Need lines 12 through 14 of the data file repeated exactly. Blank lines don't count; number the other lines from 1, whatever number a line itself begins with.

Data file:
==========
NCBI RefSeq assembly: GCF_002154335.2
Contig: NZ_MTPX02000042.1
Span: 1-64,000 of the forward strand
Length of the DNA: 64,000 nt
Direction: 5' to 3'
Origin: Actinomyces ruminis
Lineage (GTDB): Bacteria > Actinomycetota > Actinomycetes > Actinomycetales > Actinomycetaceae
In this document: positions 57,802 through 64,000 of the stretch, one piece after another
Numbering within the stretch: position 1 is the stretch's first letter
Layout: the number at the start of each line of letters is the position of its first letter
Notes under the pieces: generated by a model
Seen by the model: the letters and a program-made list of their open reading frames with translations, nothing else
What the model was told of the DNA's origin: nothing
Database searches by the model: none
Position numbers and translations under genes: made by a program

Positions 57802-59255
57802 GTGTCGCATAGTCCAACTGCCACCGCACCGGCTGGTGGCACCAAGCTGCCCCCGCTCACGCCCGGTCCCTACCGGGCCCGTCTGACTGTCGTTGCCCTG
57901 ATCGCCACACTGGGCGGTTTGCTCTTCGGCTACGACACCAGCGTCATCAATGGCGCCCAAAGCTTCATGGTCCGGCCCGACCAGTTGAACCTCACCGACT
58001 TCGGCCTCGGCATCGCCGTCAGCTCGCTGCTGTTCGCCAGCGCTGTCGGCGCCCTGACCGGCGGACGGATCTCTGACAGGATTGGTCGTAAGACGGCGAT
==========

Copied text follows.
Seen by the model: the letters and a program-made list of their open reading frames with translations, nothing else
What the model was told of the DNA's origin: nothing
Database searches by the model: none